80 Years Ago Today, Catholic WWII Hero Edward O’Hare Flew His Final Mission

We find comfort in knowing what Jesus Christ the King has promised to those who believe in him and follow him.

Lt. Edward “Butch” O’Hare sits in the cockpit of his Grumman F4F “Wildcat” fighter, circa spring 1942. The plane is marked with five Japanese flags, representing the five enemy bombers he shot down.
Lt. Edward “Butch” O’Hare sits in the cockpit of his Grumman F4F “Wildcat” fighter, circa spring 1942. The plane is marked with five Japanese flags, representing the five enemy bombers he shot down. (photo: U.S. Navy / Office of War Information / National Archives)

The World War II fighter plane displayed in Terminal 2 at busy O’Hare Airport in Chicago reminds travelers of the airport’s namesake: Edward Henry O’Hare, one of the first heroes of the war. He shot down five Japanese bombers in minutes in February 1942, staving off a catastrophic attack on a massive aircraft carrier. Nearly two years later, 80 years ago this month, his plane was shot down. His remains were never found.

But there is more to the story. O’Hare’s family encapsulates the deepest and most profound truths about life: sin, sacrifice and redemption. As we celebrate the Month of All Souls, his family’s startling history is a testament to Jesus’ teachings about who we are, what we are meant to be, and God’s abiding mercy, even for those enmeshed in mortal sin.

O’Hare was the son of a notorious Chicago lawyer, Edgar “Easy Eddie” O’Hare. In the 1920s, in Chicago, he became a business partner of gangster Al Capone. The two became rich running dog tracks in multiple cities. But his conscience gnawed at him, especially after the brutal St. Valentine’s Day Massacre in Chicago of rival gang members in 1929.

O’Hare met with an IRS agent and turned over Capone’s financial records. Capone was convicted of tax evasion. O’Hare paid a price for testifying against the mob boss and sending him to prison. In 1939, one week before Capone was scheduled to be released, O’Hare was gunned down while driving from work to his home.

In his pocket, police found a rosary, a crucifix and a religious medallion. His faith had come to the forefront after years of doing wrong. Jesus did preach that God’s love and mercy is for all, even the worst sinners. The Parable of the Workers in the Vineyard (Matthew 20:1-16) explains that God welcomes all into his Kingdom, even those who become faithful “late in the day.”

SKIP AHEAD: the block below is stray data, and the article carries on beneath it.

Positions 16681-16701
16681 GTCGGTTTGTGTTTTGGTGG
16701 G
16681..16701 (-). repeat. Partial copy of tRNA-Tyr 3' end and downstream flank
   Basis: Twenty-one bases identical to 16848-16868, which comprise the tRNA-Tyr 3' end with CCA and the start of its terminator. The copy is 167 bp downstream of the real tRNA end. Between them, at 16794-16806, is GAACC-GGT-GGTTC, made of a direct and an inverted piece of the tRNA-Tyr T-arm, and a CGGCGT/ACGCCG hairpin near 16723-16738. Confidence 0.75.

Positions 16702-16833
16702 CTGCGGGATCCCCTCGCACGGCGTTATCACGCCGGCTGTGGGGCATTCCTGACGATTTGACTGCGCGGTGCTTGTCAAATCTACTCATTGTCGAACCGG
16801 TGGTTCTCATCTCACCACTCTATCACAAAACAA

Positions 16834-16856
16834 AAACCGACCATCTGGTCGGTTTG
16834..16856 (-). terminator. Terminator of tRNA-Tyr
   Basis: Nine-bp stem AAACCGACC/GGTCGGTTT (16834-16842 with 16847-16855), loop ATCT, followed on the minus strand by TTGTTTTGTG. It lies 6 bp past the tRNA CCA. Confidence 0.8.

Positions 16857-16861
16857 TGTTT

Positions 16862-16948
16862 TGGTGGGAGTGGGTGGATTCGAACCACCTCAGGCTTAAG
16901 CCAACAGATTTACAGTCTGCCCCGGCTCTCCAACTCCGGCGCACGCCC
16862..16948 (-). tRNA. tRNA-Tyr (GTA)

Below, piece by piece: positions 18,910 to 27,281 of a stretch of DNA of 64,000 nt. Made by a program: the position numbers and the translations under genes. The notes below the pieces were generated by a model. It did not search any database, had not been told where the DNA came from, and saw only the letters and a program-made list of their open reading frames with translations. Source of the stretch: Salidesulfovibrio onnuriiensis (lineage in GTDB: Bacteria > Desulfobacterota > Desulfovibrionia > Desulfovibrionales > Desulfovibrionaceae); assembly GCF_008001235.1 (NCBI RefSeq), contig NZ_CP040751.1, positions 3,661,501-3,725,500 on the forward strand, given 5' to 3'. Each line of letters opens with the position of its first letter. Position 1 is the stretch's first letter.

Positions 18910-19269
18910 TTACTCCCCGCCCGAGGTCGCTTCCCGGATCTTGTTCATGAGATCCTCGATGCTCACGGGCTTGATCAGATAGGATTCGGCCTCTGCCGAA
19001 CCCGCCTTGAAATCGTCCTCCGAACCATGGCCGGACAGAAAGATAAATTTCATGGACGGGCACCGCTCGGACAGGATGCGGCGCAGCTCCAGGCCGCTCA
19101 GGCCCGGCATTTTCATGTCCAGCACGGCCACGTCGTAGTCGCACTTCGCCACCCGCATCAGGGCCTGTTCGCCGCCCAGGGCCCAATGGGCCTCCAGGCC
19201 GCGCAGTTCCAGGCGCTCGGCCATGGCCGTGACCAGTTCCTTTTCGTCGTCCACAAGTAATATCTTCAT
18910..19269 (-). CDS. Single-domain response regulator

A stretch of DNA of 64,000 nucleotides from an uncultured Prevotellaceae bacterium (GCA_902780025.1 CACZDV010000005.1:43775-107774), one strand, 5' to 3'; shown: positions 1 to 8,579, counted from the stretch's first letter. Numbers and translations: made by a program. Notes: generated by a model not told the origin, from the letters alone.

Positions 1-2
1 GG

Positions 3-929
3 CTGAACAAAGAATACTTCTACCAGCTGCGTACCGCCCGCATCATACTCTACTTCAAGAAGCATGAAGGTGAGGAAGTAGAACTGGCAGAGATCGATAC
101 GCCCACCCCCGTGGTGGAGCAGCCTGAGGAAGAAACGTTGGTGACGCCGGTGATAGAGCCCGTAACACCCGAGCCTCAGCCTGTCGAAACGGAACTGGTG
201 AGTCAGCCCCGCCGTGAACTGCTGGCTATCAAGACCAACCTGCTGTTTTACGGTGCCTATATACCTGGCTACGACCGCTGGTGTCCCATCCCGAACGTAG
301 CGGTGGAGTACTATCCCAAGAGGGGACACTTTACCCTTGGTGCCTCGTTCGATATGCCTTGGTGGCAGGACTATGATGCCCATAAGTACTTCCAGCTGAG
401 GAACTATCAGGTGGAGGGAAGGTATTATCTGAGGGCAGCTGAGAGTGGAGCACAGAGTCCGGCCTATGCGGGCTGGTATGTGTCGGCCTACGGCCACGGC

Despite his faults, Easy Eddie had always tried to steer his son, known as “Butch,” toward virtue and honest work as a boy in St. Louis. He enrolled him in a military academy to teach him discipline, introduced him to flying as a teenager and encouraged him to become a Navy pilot.

In 1941, shortly before the war began, Butch met Rita Wooster, a nurse, and he fell in love and quickly asked her to marry him. She said she would marry only a Catholic, and Butch’s divorced mother, who was not Catholic, had largely neglected his religious training. “I’ll convert,” he told Rita, and six weeks after meeting, they were married at St. Mary’s Church in Phoenix.

By all accounts, Butch embraced his faith and incorporated it into his daily actions. That was never more clear than on the February day in 1942 when he confronted a squadron of Japanese aircraft in the South Pacific. The rest of the fighter planes protecting the USS Lexington were on a sortie. The only protection the ship had against the wave of bombers was Butch’s fighter plane. The predicament went from bad to worse when the machine guns of his wingman, Duff Dufilho, jammed. Thanks to his skills and courage, Butch rapidly shot down five planes and succeeded in driving off the attackers.

The war had been going poorly until then, and Butch’s heroism brought him a Medal of Honor, a trip to the White House to meet President Franklin Roosevelt, and a huge parade in St. Louis.

His final mission came when he was protecting the USS Enterprise. Twenty enemy planes were fought off. Butch’s plane was the sole U.S. plane that was lost. A solemn Requiem Mass was held at the Cathedral of St. Louis in December 1943. He died bravely fighting godless fascism. Like his father, what Jesus taught rang true: “For whoever would save his life will lose it, but whoever loses his life for my sake will find it” (Matthew 16:21).

The replica of his plane, as well as his statue and Medal of Honor, grace the O’Hare Airport terminal and keep his memory alive. For those we love whose earthly lives are gone, we have gravesites to visit, photos to ponder, and memories to cherish this month. We find comfort in knowing God’s kingdom is promised to those who believe in him and follow him.

Jay Copp is the author of 150 People, Places and Things You Never Knew Were Catholic (OSV).

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